This is the first selection and first feature film for the 36-year-old director, who is also the first Ethiopian filmmaker to be selected at Cannes. He tells us the story of Ephraim, a young boy aged 9 sent by his father to live with distant relatives in the mountains. A story that comes to life in his home country.
How did you begin to work on this film?
I initially had a 20-page version of my script, also called Lamb, back in 2010. It was going to be my master's thesis film for New York University, where I was writing & directing major. My writing teacher at New York University, director Todd Solondz (Happiness), encouraged me to turn the story into a feature-length version.The sentiment was echoed a year later when I met my current producer, Ama Ampadu. Soon after, I begin to write my first feature screenplay in June of 2011. Exactly one year after its completion, Lamb won the script development fund from Amiens Film Festival. This award began the opening up of opportunities for the film. We began the casting process in Addis Ababa in 2014. From January to June, I auditioned around 6,500 people of all ages and backgrounds for the various characters in the story. The priority was the seven main casts, three of which were kids. So my main assistant, Terhas Berhe, and I went to dozens of schools in Addis Ababa in search of the right children for the roles. In addition, we walked around the streets approaching people, putting up flyers, advertised on the national radio, etc. The summer of 2014 was spent seeking the right local crew. As soon as the international crew (from France, Germany and Kenya) arrived in August, we began the preparation for the shoot in October and November. Like every aspect of this film, the production period was an epic journey.
Lamb © RR
Please describe your working method and the atmosphere on set. Any anecdotes to share?
My method for directing this very complicated film was simple: communicate, listen and act. Despite the harsh conditions, the atmosphere on set was as magical as the mountains surrounding us. The first part of Lamb was shot in the hot lowlands. The second was in the chilly highlands (at an altitude between 2,100 to nearly 3,000 metres above sea level). Most of the farmers we worked with had no electricity. Some of the kids had never seen Europeans before, which caused an avalanche of cries. We were like aliens from afar with strange equipment and questionable intentions. Overcoming both small and overwhelming obstacles--one actor nearly gored by a bull, another almost kicked by a horse--we managed to finish the film on time. On the last day, I felt relieved and knew I had somehow accomplished my first feature film.This was achieved mainly because I had a brilliant team of creative collaborators. First, the majority of the local folk were incredibly kind and helpful. They may not understand what filmmaking was about, but once we earned their trust they began to work with us devotedly. Second, the international crew consisted of the best professionals from various countries and continents. I genuinely believe each crew member cared for the story, the cast, the country and each other. Everyone collectively understood that the making of this film was as unique as the landscape in that part of the world.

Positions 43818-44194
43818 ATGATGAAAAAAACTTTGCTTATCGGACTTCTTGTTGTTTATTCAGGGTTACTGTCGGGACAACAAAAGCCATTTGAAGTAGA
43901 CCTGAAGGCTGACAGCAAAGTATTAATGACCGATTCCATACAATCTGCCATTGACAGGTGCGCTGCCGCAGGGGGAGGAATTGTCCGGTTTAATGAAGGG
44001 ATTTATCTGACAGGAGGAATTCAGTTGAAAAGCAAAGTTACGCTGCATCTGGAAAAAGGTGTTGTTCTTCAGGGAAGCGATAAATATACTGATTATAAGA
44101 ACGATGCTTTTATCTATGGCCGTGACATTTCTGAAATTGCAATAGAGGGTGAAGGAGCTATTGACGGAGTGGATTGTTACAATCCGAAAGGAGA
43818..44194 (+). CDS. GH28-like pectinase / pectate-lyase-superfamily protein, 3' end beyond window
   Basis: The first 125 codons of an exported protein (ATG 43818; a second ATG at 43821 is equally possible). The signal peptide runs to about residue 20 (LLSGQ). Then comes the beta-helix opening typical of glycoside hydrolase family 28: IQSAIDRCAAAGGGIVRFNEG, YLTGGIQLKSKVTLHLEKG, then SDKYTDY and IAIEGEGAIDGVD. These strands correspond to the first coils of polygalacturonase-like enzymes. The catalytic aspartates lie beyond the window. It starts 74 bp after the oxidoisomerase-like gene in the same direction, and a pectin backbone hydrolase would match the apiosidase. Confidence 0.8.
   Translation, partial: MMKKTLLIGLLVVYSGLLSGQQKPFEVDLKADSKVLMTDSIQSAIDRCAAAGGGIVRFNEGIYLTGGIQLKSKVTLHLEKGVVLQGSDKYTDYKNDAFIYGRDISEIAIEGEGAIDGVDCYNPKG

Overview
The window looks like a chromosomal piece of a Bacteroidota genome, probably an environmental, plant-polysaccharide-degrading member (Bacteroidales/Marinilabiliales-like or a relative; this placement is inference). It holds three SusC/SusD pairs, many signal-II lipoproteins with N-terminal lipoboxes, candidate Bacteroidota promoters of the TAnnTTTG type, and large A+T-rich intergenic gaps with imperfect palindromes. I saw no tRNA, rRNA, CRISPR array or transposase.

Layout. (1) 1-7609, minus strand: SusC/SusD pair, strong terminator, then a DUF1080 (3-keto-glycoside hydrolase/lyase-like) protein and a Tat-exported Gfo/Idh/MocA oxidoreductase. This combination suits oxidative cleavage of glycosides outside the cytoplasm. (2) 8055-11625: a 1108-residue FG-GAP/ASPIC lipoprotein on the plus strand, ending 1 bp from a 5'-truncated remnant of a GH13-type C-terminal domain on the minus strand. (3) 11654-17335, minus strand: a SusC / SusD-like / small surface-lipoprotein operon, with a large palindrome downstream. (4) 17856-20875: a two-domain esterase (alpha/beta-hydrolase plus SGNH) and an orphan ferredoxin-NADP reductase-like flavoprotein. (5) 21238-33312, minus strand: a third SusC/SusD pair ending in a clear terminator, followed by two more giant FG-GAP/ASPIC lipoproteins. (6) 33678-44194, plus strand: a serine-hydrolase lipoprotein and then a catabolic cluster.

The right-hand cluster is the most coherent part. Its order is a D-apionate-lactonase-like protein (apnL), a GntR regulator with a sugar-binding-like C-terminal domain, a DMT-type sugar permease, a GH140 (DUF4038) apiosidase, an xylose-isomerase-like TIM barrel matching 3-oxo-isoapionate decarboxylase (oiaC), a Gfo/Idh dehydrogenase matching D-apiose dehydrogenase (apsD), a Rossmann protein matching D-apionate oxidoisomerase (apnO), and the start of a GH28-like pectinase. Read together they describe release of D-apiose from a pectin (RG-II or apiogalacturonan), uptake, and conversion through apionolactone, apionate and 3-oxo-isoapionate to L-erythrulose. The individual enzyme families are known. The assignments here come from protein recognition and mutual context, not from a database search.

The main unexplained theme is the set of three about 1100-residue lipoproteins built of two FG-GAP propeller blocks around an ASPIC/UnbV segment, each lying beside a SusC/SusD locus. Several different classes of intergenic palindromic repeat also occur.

Please share a few words about your actors.
I was very fortunate with the cast of this film. The persons I wanted to work with most for both main and supporting characters were not only available but fulfilled their roles radiantly. Before I began casting, I had made a list of the characteristics needed to play the protagonist. The boy that would become Ephraim had to be a combination of the following: Intelligent; open; trusting; have the ability to tap into his emotions; been wounded or scarred by some childhood trauma, but still knows how to love & be loved; playful; a good listener; subtle; no fear of the camera; can handle the physical and psychological stresses of a feature film production. Radiat Amare possessed all of these features and more. He was tough, generous and funny. He withstood carsickness and the cold climate of the high altitude to give a most honest performance at every take. Within a month, he had learned enough English, French and German to crack jokes with the international crew. Radiat just radiated joy! Out of all the cast, Kidist Siyum was the one whom I knew at first sight to be the right girl for the rebel teen role. And throughout the shoot, Kidist distinctly evoked the lioness that is Tsion. Welela Asefa, though younger than what I was looking for, exuded lots of love like her character Emama. Surafel Teka commanded authority like Solomon, even though he is a gentle and quite comical man. Rahel Teshome was as beautiful and complex as Azeb.
What are your views on the film industry in Ethiopia?
Ethiopians yearn to see images of themselves and their stories on the big screen. That is why they flock and fill up most of the movie theatres in the cities. However, the art of cinema has yet to be realised in the country. The film industry needs development in all areas--financial, technical and artistic.
Can you tell us about your next project?
I have two scripts in development. One based in Ethiopia and the other in the Western world--Europe or North America. Both stories differ in concept as much as they do in geography. We shall see which one is made first.
Wednesday 20th May / Debussy Theatre / 4.30 pm